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متن انگلیسی درس

Globalization

Today, it is not at all abnormal for the goods you purchase to come from around the world. Sometimes, a single item is comprised of parts constructed in many different countries. This is applicable to almost anything you can buy today. Consider a sweater—the wool may be woven by a robot in China, dyed using artificial colors from India, and sold in the United States.

Long ago, the fiscal cost of importing or exporting items from foreign countries was high, and manufacturers considered the practice to be fiscally irresponsible. By contrast, prices were low for goods that were made at home or in adjacent countries. Nowadays, however, the convenience of importing and exporting goods is in large part due to globalization. Globalization means more closely-connected countries. Merchants broker deals between entrepreneurs from across the globe to consolidate their costs and configure the lowest prices for their products.

Imagine your company wants to start manufacturing bicycles and selling them. If a factory close to home did everything, it would be expensive—a bureaucracy would need to approve every decision, and its members would need to be paid. Some workers would be hired to mine the aluminum and others to find the rubber; then others would build the bikes and market them to local stores. However, dividing the tasks evenly between different countries in order to deduct or minimize certain costs makes a lot more sense. Paying for metal mined in Brazil and shaped in the Philippines can save manufacturing costs. Building the bikes in China, where prices are low, and selling them to Japan, where prices are high, can help a business owner make higher profits. The consensus among many traders is that globalization has helped them become wealthy.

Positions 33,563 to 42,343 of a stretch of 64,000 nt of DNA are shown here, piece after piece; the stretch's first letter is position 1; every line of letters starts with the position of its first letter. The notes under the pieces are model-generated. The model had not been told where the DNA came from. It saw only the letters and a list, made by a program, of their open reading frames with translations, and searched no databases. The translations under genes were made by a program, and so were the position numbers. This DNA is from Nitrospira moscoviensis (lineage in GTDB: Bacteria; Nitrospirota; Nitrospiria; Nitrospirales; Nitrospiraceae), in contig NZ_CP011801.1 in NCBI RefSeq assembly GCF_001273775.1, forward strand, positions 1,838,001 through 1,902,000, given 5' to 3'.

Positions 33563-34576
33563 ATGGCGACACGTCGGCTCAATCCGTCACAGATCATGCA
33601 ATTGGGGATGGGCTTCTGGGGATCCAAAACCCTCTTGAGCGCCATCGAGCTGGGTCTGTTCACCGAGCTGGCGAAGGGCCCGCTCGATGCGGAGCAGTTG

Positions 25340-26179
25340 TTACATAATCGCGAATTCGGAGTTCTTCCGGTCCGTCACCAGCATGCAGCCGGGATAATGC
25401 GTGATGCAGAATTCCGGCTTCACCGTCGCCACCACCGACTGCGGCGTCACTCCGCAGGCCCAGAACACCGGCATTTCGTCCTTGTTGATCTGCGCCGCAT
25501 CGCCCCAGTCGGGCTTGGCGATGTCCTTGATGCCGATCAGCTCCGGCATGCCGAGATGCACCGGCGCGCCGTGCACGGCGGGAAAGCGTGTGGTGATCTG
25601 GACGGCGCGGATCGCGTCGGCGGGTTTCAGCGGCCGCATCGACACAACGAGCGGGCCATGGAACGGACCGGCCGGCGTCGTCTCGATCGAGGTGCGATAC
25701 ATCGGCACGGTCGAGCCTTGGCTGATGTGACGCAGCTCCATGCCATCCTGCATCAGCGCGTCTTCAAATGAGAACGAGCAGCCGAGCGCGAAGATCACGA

Globalization, however, has its negative side as well, as local workers sometimes lose out to absent laborers in distant lands. For this reason, many commentators deem globalization as something negative; the ideological differences between supporters of globalization may clash with politicians who pass laws that try to limit it. Yet despite critiques, globalization continues to grow stronger. United States’ franchises like McDonalds, for example, can be found around the world, and almost all machines have parts that are made in China:

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